UBC mulls hosting for CMS rollout

The University of British Columbia is rolling out a content management solution as broadly as possible using a mix of its own servers and offsite hosting.

UBC has been in need of some uniformity of its Internet site management for some time, said manager of Web communications Rob Wilson. Back in 2003, the university conducted a campus-wide pilot with several products and went to some pains to figure out a best fit.

“We had focus groups and surveys and things like that. That sort of told us that people were looking for an easier way to manage Web pages and that there wasn’t a lot of resources available for them to publish to the Web, which was obviously quickly becoming the most important means of communication for (UBC),” said Wilson.

“As with any large institution, it can take some time to get the wheels spinning. We worked to build a plan across the campus community.”

Matters became complication by the addition of a new campus in Kelowna – UBC Okanagan, which opened in September 2005. But the fact that it was new to UBC also meant an opportunity to build something from the ground up.

“Because of the distributed nature of IT here at UBC in Vancouver, Web sites have grown up independent of each other and there’s a very different look and feel amongst the sites,” said Wilson. “We knew that we had a long way to go in terms of beginning to pull UBC together but we knew we had an opportunity with UBC Okanagan to start with a clean sheet of paper.”

UBC Okanagan rolled out a CMS solution from Vancouver-based IronPoint Technology Inc. That company has since been bought by The Active Network Inc., a San Diego firm which continues to host the software for the campus.

The software has since been rolled for UBC’s faculty of medicine in Vancouver. That department has opted to host the CMS software itself.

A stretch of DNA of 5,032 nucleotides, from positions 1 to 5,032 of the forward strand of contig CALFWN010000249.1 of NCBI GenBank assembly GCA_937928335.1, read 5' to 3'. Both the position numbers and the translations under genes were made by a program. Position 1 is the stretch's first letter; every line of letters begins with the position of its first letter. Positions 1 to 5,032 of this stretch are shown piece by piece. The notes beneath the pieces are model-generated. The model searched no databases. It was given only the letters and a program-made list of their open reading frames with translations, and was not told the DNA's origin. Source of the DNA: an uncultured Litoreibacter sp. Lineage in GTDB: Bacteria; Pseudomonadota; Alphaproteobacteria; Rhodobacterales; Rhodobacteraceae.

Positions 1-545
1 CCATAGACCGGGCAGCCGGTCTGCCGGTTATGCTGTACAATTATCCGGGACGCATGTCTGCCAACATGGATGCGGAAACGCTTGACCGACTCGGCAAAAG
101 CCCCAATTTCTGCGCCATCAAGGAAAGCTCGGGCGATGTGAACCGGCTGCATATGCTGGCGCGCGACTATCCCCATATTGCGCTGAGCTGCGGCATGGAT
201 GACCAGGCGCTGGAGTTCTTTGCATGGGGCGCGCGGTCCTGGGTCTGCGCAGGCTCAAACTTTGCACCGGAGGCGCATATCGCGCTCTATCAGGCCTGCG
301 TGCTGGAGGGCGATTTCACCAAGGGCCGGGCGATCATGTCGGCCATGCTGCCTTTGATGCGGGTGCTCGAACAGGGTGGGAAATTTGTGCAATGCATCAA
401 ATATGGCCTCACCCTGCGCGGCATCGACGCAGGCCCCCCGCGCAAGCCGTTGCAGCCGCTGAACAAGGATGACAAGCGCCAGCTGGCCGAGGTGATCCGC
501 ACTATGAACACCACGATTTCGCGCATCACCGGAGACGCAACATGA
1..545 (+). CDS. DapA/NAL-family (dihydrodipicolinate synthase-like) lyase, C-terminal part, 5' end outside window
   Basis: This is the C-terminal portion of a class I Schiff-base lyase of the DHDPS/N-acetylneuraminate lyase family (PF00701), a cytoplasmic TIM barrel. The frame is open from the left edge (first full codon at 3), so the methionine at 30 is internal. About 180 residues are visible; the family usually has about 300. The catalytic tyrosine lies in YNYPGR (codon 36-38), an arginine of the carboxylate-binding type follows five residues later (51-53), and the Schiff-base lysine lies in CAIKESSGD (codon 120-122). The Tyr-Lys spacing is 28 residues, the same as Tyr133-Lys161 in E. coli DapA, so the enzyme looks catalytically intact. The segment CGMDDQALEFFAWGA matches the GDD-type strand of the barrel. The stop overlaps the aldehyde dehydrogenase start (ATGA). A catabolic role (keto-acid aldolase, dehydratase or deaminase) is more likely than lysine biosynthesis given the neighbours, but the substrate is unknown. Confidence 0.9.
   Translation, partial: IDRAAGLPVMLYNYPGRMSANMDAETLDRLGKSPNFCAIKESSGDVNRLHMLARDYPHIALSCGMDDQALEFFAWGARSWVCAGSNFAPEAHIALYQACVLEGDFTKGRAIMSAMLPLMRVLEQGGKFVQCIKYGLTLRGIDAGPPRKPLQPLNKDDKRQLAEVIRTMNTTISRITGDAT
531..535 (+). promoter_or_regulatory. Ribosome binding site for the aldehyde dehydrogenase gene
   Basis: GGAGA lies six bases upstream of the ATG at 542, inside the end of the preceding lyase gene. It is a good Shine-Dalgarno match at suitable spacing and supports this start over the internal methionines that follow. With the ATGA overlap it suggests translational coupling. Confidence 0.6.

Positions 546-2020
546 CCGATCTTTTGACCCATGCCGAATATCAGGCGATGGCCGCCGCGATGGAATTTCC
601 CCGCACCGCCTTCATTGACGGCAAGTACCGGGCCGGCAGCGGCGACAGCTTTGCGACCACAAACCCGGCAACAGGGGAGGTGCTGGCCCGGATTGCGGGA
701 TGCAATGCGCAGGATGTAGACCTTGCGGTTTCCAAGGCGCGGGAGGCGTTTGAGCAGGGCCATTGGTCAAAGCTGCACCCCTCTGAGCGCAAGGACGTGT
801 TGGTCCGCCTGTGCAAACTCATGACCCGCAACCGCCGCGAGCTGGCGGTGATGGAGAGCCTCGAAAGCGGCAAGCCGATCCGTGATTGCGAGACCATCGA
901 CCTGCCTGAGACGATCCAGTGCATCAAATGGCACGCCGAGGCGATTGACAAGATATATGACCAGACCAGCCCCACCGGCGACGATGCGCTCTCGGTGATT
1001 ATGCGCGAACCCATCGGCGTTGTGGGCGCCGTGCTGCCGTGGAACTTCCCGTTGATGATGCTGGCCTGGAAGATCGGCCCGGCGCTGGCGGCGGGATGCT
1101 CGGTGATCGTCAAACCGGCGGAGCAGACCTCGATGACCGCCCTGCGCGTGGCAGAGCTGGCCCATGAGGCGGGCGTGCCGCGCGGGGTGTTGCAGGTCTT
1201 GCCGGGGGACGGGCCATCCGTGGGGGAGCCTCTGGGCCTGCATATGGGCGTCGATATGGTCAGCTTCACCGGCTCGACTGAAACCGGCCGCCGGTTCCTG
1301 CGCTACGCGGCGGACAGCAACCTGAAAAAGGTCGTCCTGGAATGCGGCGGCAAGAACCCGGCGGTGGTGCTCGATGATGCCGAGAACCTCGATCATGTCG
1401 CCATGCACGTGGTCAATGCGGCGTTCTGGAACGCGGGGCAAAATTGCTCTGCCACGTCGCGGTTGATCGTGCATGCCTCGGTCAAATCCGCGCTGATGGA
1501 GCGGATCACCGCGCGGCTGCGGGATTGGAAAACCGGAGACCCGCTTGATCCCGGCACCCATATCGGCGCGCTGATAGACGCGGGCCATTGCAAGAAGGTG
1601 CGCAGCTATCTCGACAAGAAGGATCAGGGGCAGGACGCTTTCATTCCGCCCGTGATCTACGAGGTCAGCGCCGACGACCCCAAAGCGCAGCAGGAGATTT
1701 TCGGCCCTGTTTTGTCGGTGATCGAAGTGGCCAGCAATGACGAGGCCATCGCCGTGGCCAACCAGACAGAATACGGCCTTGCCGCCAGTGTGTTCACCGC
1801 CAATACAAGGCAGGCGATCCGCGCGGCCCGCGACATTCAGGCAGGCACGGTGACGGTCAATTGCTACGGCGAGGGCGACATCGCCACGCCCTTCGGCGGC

Is there any particular advantage to either model? “None that we’ve noticed,” said Wilson.

However, he added, “my own personal feeling is that some of the advantages that the hosted model offers – for a lot of different applications – chances are, the people that developed the application know far better what it needs to run on – how to patch it, how to upgrade it, how to optimize it to run on their data centres as opposed to our network folks needed to learn everything about how it sits on top (of our infrastructure).”

Personal preference still plays a large role in going hosted versus in-house, said Strategic Counsel of Canada analyst Warren Shiau. Often, people look to the larger vendors when considering a hosted model, since they have a long list of products that are designed to work in concert.

“Probably Microsoft or Oracle would be the prime candidates for a hosted offering. When you look at the different functionality sets, that could work,” he said. “Rather than integrate that into your own infrastructure, it could make sense to go for a hosted offering instead.”

Most recently, UBC signed a licensing agreement with Active Network to roll out IronPoint on a wide basis throughout the university where there are 600-plus Web sites currently in operation.

The software won’t be mandatory for all departments, but is certainly available to them at a small but reasonable charge-back fee.

“We’ve already had 30 to 50 units indicate that they want to come on board, so those will be the first that we will be tackling,” said Wilson.

The CMS will allow the sites to publish content specifically for mobile devices like cell phones or PDAs, but isn’t a priority just yet, said Wilson. Ideally, he wants to push the CMS product as far into the corners of the university as possible – particularly the smaller departments.

“It’s always seemed to me to be a bit of a paradox that the smaller units that have the greatest need to use the Web to communicate with the wider world have the least amount of IT resources to be able to do so,” he said.

As to whether the application will be hosted in-house or off-site, that question has yet to be resolved. Much of the decision will be made by the availability of infrastructure. In-house could potentially be the more expensive option, but “if you have spare boxes lying around, then you’d be good to go,” said Wilson.

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